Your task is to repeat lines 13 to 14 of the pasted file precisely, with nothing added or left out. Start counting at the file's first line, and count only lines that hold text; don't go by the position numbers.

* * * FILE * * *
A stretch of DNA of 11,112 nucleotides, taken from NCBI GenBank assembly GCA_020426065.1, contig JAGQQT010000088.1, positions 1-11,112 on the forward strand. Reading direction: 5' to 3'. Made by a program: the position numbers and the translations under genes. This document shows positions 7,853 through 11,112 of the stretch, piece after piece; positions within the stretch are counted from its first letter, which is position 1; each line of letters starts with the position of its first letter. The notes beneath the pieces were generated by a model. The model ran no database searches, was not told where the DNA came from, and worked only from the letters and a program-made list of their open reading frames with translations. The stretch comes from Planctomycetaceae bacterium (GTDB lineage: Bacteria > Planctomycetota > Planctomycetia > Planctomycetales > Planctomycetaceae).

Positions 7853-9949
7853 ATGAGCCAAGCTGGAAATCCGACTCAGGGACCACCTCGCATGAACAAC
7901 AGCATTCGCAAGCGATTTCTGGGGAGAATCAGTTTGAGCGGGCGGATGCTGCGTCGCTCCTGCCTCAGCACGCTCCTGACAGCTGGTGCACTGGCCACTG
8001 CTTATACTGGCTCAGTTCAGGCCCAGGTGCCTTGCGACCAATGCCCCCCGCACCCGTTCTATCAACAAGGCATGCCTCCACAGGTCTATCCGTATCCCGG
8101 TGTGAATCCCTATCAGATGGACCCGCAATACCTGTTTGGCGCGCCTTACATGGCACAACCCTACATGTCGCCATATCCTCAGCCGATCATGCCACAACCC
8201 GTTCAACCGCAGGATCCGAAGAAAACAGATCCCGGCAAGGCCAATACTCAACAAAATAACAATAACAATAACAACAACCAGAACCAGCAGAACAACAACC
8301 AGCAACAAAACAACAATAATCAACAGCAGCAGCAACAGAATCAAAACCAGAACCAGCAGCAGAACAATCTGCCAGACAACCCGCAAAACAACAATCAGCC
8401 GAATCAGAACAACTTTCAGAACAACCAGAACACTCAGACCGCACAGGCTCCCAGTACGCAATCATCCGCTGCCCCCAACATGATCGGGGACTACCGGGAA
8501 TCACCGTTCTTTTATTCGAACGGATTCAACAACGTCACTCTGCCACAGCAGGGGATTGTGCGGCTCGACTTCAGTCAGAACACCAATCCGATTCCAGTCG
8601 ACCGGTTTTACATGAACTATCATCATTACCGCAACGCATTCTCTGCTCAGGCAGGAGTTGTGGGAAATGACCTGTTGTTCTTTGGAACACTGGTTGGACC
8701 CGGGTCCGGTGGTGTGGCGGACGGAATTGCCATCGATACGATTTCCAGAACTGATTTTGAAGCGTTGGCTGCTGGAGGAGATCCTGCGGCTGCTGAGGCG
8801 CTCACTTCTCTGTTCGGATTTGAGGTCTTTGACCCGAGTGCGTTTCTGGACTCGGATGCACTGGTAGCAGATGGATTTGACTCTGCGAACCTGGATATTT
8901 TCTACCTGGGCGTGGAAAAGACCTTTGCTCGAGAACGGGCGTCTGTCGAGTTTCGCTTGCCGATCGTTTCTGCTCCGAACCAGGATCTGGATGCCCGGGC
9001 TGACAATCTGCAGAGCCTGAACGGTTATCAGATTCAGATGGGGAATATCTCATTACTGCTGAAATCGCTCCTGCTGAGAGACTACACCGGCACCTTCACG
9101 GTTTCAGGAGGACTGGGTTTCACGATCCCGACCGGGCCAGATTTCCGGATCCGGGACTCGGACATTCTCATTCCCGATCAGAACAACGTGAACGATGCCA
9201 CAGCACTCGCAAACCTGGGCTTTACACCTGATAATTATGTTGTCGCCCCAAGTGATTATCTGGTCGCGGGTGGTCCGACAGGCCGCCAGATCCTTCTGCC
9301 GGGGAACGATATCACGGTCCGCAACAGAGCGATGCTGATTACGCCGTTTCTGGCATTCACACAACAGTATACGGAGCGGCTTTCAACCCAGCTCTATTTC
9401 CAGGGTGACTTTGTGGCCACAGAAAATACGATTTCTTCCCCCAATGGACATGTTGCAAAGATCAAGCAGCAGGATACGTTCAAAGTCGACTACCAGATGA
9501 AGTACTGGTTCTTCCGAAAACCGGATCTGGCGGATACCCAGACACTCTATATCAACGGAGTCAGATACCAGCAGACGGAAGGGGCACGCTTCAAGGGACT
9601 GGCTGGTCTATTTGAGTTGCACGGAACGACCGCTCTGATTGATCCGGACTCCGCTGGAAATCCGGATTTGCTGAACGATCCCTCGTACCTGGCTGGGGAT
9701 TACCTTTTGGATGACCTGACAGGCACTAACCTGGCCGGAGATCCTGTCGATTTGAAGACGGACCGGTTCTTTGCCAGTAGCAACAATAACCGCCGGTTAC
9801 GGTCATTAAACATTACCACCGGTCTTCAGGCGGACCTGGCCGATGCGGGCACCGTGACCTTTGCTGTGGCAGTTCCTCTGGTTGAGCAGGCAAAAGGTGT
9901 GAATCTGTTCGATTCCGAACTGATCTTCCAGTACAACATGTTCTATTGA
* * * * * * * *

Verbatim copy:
8801 CTCACTTCTCTGTTCGGATTTGAGGTCTTTGACCCGAGTGCGTTTCTGGACTCGGATGCACTGGTAGCAGATGGATTTGACTCTGCGAACCTGGATATTT
8901 TCTACCTGGGCGTGGAAAAGACCTTTGCTCGAGAACGGGCGTCTGTCGAGTTTCGCTTGCCGATCGTTTCTGCTCCGAACCAGGATCTGGATGCCCGGGC